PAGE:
Top 10 Risk Factors for Slip-and-Fall Accidents

Being aware of risk factors that can cause a slip-and-fall accident is especially important in restaurants, where they are more common than in many other types of facilities.

According to forensic reviews of dozens of slip-and-fall injury accidents, these are the 10 most commonly associated risk factors for slips and falls:

1.    Surface composition: Refers to the type of floor surface and its slip resistance when dry and properly cleaned* 

2.    Foreign substances: Such as ice, grease, or water

3.    Surface conditions: Raised or recessed edges, loose carpeting, soiling and overall cleanliness of the floor.

4.    Surface changes: For instance, walking from a carpeted floor to a tile floor

5.    Level changes: Surface level changes; unexpected slopes or raises of three steps or less

6.    Obstructions: For example, extension cords, hoses, and other foreign items

7.    Visibility: Poor lighting, but also glare, shadows, bright lights, or color contrasts, which can impede visibility

8.    Human factors: Different individual physical capabilities and physical challenges, shoe types, and familiarity with a walk area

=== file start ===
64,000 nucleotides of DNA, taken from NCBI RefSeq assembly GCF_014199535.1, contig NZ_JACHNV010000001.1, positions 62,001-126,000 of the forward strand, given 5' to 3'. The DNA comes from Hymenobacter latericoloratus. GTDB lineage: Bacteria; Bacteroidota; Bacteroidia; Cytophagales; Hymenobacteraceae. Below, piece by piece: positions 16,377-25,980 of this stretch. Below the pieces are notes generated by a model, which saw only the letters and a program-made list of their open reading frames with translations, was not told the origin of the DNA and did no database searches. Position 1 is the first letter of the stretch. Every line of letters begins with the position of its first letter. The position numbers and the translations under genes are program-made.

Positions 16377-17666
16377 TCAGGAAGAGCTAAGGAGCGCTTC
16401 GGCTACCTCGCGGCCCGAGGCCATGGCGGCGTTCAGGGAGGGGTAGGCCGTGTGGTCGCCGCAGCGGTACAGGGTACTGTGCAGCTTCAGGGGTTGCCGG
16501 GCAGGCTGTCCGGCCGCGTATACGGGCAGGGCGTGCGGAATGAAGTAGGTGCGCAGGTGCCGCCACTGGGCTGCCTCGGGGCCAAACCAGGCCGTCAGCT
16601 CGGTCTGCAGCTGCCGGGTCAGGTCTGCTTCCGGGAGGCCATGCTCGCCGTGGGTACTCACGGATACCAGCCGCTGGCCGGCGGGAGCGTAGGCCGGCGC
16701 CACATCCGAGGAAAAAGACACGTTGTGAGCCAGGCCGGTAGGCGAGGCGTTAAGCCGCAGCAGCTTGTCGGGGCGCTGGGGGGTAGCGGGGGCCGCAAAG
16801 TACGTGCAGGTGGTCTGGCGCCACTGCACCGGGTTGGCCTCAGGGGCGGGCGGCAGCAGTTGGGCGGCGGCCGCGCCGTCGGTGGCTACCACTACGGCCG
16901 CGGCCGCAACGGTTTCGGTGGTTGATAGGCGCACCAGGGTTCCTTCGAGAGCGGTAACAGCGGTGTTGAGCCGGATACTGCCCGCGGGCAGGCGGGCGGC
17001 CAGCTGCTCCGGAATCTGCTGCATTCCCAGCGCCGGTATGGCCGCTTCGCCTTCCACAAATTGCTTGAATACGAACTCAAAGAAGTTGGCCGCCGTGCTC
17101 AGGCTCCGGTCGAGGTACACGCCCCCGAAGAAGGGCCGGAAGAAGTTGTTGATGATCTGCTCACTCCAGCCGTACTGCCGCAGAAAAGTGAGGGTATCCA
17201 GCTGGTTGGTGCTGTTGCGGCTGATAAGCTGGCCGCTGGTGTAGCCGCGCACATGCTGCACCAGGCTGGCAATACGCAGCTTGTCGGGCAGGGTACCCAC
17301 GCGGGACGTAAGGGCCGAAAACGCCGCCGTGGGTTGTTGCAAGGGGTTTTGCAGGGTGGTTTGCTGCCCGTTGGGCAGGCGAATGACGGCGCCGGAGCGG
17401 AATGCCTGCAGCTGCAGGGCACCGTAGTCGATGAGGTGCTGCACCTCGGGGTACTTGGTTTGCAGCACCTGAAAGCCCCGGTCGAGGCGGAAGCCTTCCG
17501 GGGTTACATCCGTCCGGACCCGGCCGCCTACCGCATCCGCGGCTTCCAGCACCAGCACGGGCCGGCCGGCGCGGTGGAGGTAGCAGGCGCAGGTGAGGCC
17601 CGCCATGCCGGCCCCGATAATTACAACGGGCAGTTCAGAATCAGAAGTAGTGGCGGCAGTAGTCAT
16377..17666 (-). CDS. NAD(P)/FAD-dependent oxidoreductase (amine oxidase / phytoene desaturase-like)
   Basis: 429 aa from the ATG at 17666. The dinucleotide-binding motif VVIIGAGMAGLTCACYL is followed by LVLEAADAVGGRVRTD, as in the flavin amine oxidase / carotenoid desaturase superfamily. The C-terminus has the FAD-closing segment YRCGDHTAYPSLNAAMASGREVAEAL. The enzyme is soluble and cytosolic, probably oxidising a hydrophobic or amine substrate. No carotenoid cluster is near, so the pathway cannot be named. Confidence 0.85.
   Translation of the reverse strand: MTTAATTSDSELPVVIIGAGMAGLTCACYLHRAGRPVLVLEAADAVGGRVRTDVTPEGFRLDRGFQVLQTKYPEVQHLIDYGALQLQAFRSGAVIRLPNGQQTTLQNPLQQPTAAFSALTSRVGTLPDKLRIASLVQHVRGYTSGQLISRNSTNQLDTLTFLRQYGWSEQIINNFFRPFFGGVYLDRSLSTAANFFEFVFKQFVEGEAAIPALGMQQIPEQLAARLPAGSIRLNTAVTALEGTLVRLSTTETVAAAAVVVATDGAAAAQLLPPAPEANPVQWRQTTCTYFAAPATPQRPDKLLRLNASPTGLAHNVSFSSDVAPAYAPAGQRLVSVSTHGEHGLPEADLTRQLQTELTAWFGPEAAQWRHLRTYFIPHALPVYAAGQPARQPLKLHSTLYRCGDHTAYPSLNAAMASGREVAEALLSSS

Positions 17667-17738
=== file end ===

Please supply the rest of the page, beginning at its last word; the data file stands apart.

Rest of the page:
9.    Stairs: Falls from stairs, which are defined as more than three steps. These typically result in the most serious injuries.

10.    Unusual features: Out-of-the-ordinary conditions that might distract a walker, such as loud noises, strobe or flashing lights, etc.

“Of particular concern is ‘surface conditions’ of the floor,” says Matt Morrison, communications manager for Kaivac, developers of the OmniFlex™ Crossover Cleaning system.

“Conventional floor mopping methods can spread soils over floors and create a slippery situation, changing the floor’s surface condition. Selecting alternative floor cleaning systems such as ‘crossover’ floor cleaning systems can enhance cleaning results and lower risks.”

The study was conducted by Zurich Services Corporation, Schaumburg, IL, which identifies and assesses various risk factors, including slip-and-fall accidents, for organizations and suggests appropriate improvement actions where possible.


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